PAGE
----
Whilst news of Carillion’s demise continues to unfold in the public eye, experts have started to weigh up the cost this turn of events will have – both on the firm’s employees and the wider construction industry. Where, they ask, will the crisis end?
With news breaking that a government bailout wasn’t on the cards and Carillion was instead turning back to its lenders for help, it was unfortunately only a matter of time before the announcement was made. Yet another British firm – this one with a legacy spreading over 200 years – looked set to fall into administration. But with no viable company left to divvy up, Carillion instead faced a worse fate: forced liquidation.
Now, PwC have been appointed to handle the liquidation of Carillion, leaving staff, contractors, and clients wondering what will happen next. Not even a notice that agents, subcontractors and suppliers must continue to work posted out on Twitter can stem the anxiety felt by those most closely involved. But what of the wider construction industry and the economy beyond that?
Over its lifetime, Carillion managed to position itself as the UK’s second biggest construction company. As such, the collapse of such a giant is bound to have a devastating effect on all around it, and we’re only now in the early days of measuring the magnitude of that fall. This is what we do know.
Only a few days in and the crisis has deepened significantly, with the revelation that up to 30,000 small businesses in the supply chain are owed money. Already, these small firms are feeling the pressure from their banks, and have resorted to laying off workers in order for them to tighten belts. Concerns were only worsened when PwC commented that they would not pay any bills for work or services conducted before the liquidation date. Meanwhile, Carillion’s employees have their own crisis as they await a new employer to take over their contracts.
On a short-term basis, this will cause considerable damage to current and future construction projects across both the public and private sector, as well as spilling out into other industries with the understanding that major firms such as Arriva and Nationwide also relied on outsourced Carillion workers.
Longer-term, the industry could be left with a deepening skills gap as subcontractors fall out of employment and struggle to compete with each other for new roles, leaving many to leave their profession. At a time when the pressure of Brexit is forcing construction bosses to consider how they’ll acquire skilled workers, this could be a disastrous turn of events which continues to unfold over years.
Meanwhile, the news that only 1p against every £1 owed might be reclaimed has forced lenders and banks to expect a significant hit – with some who are owed amounts totalling £1.6million likely to only receive £16,000. This could then have a knock-on effect on the economy and wider world, but at this point, following this thought is pure speculation.
How Did We Get Here?
There was no single road which took Carillion to this outcome. Instead, circumstances are a culmination of several differing factors, all of which highlight areas where significant change needs to be actioned by both the government and the industry.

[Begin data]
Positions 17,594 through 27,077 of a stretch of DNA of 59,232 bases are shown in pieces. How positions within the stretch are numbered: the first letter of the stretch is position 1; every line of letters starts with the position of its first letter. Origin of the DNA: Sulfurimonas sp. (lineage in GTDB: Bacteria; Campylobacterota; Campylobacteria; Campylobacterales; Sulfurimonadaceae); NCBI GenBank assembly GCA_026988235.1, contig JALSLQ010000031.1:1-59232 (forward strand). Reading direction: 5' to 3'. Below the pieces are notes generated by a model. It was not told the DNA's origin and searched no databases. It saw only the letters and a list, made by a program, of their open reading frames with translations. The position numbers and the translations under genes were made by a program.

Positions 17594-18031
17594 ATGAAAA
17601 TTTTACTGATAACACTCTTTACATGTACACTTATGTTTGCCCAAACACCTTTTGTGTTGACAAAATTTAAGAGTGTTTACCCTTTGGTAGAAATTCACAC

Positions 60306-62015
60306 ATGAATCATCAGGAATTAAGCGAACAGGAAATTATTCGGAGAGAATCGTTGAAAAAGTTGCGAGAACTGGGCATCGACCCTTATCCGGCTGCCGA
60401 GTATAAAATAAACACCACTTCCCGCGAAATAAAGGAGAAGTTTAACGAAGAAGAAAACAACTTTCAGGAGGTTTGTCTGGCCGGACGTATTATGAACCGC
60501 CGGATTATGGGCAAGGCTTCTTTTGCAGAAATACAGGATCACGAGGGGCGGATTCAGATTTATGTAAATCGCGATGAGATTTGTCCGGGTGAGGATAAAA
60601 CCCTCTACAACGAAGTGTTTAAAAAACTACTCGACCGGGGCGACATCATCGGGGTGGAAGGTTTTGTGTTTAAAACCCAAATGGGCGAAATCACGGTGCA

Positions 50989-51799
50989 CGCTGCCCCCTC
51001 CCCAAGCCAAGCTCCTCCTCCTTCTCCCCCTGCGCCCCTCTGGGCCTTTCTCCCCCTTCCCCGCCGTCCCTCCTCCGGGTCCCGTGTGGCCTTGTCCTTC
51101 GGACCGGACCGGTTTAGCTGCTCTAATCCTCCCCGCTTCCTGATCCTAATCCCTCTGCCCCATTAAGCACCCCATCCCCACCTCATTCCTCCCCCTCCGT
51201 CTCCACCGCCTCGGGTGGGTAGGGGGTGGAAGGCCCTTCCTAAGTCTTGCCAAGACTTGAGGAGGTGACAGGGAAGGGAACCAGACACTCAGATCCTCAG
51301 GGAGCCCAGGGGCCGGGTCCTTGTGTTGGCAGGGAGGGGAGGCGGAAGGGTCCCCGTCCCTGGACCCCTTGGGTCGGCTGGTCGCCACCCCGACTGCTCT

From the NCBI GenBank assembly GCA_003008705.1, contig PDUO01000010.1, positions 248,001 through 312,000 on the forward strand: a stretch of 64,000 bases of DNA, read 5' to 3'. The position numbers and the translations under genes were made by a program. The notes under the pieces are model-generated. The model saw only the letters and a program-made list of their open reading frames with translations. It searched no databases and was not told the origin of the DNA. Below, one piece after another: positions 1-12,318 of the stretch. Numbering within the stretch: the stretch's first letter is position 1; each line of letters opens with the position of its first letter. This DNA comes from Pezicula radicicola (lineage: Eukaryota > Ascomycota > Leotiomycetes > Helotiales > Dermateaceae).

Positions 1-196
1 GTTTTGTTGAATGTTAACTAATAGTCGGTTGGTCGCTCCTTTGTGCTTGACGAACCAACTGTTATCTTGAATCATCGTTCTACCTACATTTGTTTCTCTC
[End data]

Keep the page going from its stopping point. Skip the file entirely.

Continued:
Some of these areas are well-documented within construction. Firms are always at the risk of under-cutting themselves in the process of outdoing competitors, and the successful bid often falls short of covering extraneous variables, such as weather, technical issues or unusual ground conditions. As a result, expenses rise and there’s not enough money to cover everything – in its last few days, Carillion had just £29million in cash. Considering its debts totalled £1.3billion, insolvency was the only option.
Meanwhile, the BBC’s Dominic O’Connell points out that internal circumstances – the building of a company on various acquisitions in a bid to grow quickly – are not exclusive to Carillion. Other firms in different industries, such as G4S and Serco, have also felt the strain with many not surviving. The reason being that there’s an additional challenge in understanding the acquired department or service, and a natural place must be found for them within the framework of the organisation. To repeat this process in relatively quick succession can cause internal friction and slow down projects, leaving businesses in a precarious position.
Couple these two significant factors with an optimistic set of accounts and the thirst for constant growth, and the conditions were understandably rife for disaster. The final blow came when the government resisted a rescue package which would see guaranteed support for four months and a deferral of taxation. Instead, Carillion was left at the mercy of its creditors.
Where Do We Go from Here?
Even now, the story around Carillion continues to be played out in the media. News pieces around the government’s ordering of a hasty investigation into Carillion’s directors and a perceived conflict of interest for PwC flood social media channels and online news outlets, whilst employees and suppliers wait with baited breath for more information about their future.
It’s clear that the Carillion crisis is far from over.
For those affected, I sincerely hope they receive the support they need at this difficult time. For those at the top, we can only hope that this has served as a lesson that doesn’t bear repeating in the future. Now more than ever, the construction industry must support one another – and must receive the support it deserves from the government.